He will close some schools down. He will consolidate others. Some schools will be leased out to Charter Schools or other entities.

You will be asked not to think or support the local school, which you, your children, and your grandchildren may have attended. Nope. That will all go away. He will ask you to think about the larger Catholic educational system. He will ask, don’t donate to the local school. Give to the larger school initiative.

This is the slow death of the pride that many take in their local schools.

For those who think that the Catholic elementary school system is on life support, you will probably want to start making the funeral arrangements.

I pray that I am wrong about this.


Anonymous said...

The time of the traditional catholic school has come and gone. These schools once were able to rely on essentially free labor - religious sisters.

Furthermore, fewer Catholics are using the schools since they have lost their way regarding the faith.

I say close most of them and direct the money to Catholics and only Catholics by having strong youth groups.

By the way - if you want evidence of the failing of the catholic schools - think Pelosi and Biden.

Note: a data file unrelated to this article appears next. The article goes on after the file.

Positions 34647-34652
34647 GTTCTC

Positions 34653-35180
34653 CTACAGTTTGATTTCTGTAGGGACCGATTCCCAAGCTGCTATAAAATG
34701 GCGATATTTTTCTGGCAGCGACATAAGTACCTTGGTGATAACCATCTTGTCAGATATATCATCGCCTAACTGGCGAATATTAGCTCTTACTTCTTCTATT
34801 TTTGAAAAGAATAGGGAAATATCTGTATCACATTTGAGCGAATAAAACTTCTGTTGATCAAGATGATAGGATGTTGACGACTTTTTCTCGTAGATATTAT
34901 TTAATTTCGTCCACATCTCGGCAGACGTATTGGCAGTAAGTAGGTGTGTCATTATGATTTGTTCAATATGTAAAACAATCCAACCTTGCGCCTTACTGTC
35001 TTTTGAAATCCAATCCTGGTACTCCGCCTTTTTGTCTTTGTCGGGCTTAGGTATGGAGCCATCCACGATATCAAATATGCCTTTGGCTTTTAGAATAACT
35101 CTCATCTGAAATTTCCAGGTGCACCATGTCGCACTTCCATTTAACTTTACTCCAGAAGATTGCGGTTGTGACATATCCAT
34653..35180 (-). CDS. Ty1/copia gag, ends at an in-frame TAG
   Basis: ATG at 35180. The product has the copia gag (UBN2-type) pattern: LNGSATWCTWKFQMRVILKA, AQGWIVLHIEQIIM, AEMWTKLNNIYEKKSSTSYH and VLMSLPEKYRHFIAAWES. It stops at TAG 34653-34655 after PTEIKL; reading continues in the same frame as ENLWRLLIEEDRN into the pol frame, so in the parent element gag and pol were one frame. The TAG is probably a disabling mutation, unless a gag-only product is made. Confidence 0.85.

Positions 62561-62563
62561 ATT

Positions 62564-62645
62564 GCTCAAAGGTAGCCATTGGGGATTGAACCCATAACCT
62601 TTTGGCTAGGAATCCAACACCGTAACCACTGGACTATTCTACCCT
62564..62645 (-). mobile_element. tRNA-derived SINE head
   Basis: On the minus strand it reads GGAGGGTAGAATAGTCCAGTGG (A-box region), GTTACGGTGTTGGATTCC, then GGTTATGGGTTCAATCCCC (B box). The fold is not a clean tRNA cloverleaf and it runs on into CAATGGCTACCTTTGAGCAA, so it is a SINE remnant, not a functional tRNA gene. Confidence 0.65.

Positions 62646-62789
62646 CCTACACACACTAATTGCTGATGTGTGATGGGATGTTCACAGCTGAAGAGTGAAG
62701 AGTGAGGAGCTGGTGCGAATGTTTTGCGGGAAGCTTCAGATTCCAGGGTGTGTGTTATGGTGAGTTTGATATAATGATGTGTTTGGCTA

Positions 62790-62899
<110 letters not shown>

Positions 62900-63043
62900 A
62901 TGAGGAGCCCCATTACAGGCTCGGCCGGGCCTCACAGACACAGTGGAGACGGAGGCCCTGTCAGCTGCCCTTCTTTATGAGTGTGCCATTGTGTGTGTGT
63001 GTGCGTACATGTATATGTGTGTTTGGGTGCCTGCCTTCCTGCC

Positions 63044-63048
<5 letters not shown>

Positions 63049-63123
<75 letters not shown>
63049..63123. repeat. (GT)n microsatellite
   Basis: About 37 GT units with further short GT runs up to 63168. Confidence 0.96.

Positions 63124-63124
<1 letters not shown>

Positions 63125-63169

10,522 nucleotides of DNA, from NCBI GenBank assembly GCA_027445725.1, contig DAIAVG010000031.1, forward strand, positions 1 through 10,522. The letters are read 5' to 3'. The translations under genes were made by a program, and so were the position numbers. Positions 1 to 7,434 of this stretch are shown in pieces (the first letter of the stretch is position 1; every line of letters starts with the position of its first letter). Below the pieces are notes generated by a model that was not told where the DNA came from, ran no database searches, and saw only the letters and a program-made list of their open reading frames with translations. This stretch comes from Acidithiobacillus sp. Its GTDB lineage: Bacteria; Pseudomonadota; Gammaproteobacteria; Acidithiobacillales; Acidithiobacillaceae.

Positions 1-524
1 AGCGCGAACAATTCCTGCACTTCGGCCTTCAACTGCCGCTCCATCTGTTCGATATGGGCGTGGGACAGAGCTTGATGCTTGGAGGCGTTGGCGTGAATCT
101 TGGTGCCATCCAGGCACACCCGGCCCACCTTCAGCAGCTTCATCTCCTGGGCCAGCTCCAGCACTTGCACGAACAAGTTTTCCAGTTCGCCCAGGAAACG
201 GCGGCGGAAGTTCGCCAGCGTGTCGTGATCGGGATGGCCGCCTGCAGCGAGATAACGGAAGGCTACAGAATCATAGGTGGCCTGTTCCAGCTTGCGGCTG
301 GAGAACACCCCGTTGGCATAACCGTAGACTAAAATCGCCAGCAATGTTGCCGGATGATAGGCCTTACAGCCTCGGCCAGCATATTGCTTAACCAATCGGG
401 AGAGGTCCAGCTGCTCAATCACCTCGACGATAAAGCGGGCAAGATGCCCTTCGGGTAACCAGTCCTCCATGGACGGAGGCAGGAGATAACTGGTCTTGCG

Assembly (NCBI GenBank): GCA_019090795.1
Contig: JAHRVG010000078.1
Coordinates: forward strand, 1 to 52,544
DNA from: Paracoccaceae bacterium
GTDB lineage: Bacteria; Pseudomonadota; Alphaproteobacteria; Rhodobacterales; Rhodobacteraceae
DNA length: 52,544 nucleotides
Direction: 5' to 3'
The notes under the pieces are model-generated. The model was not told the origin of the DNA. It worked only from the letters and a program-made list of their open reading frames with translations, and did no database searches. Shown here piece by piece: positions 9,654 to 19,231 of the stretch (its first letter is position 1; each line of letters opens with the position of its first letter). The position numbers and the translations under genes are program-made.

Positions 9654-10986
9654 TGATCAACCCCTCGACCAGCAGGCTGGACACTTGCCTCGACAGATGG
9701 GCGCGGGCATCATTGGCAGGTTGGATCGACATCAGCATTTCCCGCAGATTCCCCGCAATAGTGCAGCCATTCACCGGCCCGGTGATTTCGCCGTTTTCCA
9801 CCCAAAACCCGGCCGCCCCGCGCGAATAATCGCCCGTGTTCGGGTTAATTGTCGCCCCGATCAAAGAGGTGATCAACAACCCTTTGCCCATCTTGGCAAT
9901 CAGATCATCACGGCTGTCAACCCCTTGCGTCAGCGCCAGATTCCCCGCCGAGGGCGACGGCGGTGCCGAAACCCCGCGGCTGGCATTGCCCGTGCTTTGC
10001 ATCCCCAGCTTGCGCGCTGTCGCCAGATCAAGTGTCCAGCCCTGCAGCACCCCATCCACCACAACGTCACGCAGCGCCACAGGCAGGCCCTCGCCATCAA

Close most the schools and just keep a handful for Catholics who are actually Catholic!

I, for one, am glad to see this system that fails to teach the faith and costs a fortune come to an end.

Anonymous said...

I grew up in the Archdiocese of Washington and went to Catholic a school. It was a total waste of money. Few of my siblings are still catholic (they hated the schools) and I would never send my kids to these schools. You can get just as good an education in public or Christian schools.

I think the person who writes this blog is likely a school teacher who is about to lose her job.


To Anon #1:

Teaching the faith to children is really the responsibility of six groups, as I see it.
(1) The Catholic School.
(2) The local Parish.
(3) the Parents -- this is the most important of the groups!
(4) other Catholics
(5) The individual.
(6) The Hierarchy

In my humble view, the reason we get soooo many Pelosi's and Biden's that that there is a (1) failure on the part of the parents to ensure that they are living a good Catholic life, the individual who do not grow in their faith and the hierarchy who refuse to take a stand on important issues of faith.


To Anon #2:

Sorry to hear that your experience was bad. Mine was good. Perfect nope, but very good.

Regarding a public school education. For the money we spend per child (almost $11,000 per year per child), public schools had better be excellent but they are not. Look at DC. Look at a number on MoCo.